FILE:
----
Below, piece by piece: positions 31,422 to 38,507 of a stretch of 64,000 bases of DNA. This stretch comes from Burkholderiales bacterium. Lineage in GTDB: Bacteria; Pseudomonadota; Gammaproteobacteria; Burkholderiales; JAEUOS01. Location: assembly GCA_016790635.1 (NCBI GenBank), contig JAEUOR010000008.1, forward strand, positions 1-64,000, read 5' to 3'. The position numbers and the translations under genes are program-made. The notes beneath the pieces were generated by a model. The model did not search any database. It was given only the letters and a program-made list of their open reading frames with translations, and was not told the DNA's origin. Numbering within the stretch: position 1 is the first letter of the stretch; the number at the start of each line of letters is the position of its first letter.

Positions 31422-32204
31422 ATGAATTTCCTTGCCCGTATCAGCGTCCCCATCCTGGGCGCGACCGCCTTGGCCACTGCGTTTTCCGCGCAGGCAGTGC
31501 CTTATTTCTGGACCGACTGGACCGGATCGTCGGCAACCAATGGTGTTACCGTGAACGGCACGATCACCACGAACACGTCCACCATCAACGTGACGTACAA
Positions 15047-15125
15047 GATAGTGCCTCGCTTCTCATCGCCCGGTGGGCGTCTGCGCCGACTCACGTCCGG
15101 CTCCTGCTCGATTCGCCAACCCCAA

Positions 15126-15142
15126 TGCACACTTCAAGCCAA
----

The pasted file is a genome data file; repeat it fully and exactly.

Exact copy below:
Below, piece by piece: positions 31,422 to 38,507 of a stretch of 64,000 bases of DNA. This stretch comes from Burkholderiales bacterium. Lineage in GTDB: Bacteria; Pseudomonadota; Gammaproteobacteria; Burkholderiales; JAEUOS01. Location: assembly GCA_016790635.1 (NCBI GenBank), contig JAEUOR010000008.1, forward strand, positions 1-64,000, read 5' to 3'. The position numbers and the translations under genes are program-made. The notes beneath the pieces were generated by a model. The model did not search any database. It was given only the letters and a program-made list of their open reading frames with translations, and was not told the DNA's origin. Numbering within the stretch: position 1 is the first letter of the stretch; the number at the start of each line of letters is the position of its first letter.

Positions 31422-32204
31422 ATGAATTTCCTTGCCCGTATCAGCGTCCCCATCCTGGGCGCGACCGCCTTGGCCACTGCGTTTTCCGCGCAGGCAGTGC
31501 CTTATTTCTGGACCGACTGGACCGGATCGTCGGCAACCAATGGTGTTACCGTGAACGGCACGATCACCACGAACACGTCCACCATCAACGTGACGTACAA
Positions 15047-15125
15047 GATAGTGCCTCGCTTCTCATCGCCCGGTGGGCGTCTGCGCCGACTCACGTCCGG
15101 CTCCTGCTCGATTCGCCAACCCCAA

Positions 15126-15142
15126 TGCACACTTCAAGCCAA